Well, I used to be back in spam city, until I finally started doing a better job at setting up git pre-commit hooks. If you've never used one, they're as literal as they seem. When you want to commit, git calls a hook which runs a script that needs to pass before the git commit will go through. If you've ever used a tool like pre-commit, then you know what I'm talking about. I used to use it, but it's not really necessary anymore with Pants.

If you check out a repo's .git/hooks folder, you'll see a bunch of hooks that you can run by removing the .sample extension to align the naming convention (pre-push, pre-merge, pre-rebase, etc).

You can check out what Pants-proper does to get a feel for it, but below is what I use to pseudo-replicate what happens in CI. This is a bit more efficient, as it only runs on changed code, while the CI version runs on all source code (since it happens in the background).

To automatically install this, you can run ./build-support/ which will symlink files in the githooks folder back into the .git/hooks folder.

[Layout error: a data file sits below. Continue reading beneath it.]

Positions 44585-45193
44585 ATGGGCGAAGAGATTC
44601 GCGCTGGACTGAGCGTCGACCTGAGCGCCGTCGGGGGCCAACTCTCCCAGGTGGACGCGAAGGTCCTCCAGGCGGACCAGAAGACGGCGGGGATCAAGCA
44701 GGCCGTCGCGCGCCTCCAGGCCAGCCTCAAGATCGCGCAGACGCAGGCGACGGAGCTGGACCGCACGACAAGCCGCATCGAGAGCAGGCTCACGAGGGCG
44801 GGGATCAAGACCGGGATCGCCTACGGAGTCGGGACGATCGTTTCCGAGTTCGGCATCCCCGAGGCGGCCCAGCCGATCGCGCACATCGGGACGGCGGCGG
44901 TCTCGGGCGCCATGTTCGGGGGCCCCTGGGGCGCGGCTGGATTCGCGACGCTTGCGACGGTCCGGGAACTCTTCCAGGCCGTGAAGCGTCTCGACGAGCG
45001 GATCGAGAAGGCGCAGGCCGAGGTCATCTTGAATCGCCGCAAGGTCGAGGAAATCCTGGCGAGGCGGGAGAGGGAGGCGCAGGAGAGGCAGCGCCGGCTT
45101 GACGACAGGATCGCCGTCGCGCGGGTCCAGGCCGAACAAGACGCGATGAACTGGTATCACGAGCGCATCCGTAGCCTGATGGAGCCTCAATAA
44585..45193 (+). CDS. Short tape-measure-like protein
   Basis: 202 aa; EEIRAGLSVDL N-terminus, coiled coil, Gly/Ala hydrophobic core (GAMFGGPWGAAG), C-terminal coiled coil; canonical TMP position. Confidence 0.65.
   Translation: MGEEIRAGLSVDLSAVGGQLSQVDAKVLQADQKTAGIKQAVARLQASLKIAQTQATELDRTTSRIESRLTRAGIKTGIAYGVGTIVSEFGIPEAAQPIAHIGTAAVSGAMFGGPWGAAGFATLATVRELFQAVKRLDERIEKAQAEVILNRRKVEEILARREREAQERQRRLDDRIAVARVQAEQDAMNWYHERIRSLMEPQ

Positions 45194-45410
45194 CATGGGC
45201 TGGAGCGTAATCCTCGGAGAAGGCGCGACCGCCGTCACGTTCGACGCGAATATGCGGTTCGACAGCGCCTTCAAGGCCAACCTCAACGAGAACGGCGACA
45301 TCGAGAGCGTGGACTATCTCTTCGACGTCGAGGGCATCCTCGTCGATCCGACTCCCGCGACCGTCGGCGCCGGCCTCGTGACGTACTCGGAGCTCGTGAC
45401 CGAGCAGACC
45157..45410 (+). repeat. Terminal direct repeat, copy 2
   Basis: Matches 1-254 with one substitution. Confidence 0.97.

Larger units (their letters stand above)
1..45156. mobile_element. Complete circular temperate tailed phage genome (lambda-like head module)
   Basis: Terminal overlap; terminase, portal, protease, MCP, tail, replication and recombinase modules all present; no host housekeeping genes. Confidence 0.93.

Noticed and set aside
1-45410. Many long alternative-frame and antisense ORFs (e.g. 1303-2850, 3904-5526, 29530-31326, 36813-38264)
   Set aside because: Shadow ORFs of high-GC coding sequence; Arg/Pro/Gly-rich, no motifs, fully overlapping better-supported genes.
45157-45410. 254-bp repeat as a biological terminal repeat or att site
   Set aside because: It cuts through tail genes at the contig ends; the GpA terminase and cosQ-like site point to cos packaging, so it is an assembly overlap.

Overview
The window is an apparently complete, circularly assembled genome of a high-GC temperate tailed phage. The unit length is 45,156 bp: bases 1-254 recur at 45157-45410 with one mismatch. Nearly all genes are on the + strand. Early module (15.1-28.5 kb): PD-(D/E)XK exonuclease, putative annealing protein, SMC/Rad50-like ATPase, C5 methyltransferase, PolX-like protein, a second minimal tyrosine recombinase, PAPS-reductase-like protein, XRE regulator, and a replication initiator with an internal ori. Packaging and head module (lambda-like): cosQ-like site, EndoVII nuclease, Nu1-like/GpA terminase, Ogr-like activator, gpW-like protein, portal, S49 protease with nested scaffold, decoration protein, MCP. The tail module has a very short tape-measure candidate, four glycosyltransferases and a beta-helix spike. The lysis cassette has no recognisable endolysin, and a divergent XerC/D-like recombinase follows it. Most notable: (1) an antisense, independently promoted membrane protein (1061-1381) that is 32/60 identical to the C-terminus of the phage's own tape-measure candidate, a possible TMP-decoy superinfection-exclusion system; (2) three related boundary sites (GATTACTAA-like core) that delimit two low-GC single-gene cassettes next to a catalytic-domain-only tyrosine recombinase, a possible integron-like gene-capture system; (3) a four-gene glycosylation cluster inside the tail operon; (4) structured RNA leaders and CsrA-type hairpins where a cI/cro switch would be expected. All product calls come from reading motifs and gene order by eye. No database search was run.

# build-support/githooks/pre-commit

#!/usr/bin/env bash

# Minimal spiritual child of:

set -e


function git_merge_base() {
    # This prints the tracking branch if set and otherwise falls back to the commit before HEAD.
    # We fall back to the commit before HEAD to attempt to account for situations without a tracking
    # branch, which might include 'main' builds, but can also include branch-PR builds, where
    # Travis checks out a specially crafted Github '+refs/pull/11516/merge' branch.
    git rev-parse --symbolic-full-name --abbrev-ref HEAD@\{upstream\} 2> /dev/null || git rev-parse HEAD^

function log() {
    echo -e "$@" 1>&2

function die() {
    (($# > 0)) && log "\n${COLOR_RED}$*${COLOR_RESET}"
    exit 1


echo "* Build file checking"
./pants --changed-since="${MERGE_BASE}" update-build-files --check ||
    die "If there were errors, run \`./pants --changed-since=$(git rev-parse --symbolic "${MERGE_BASE}") update-build-files\`"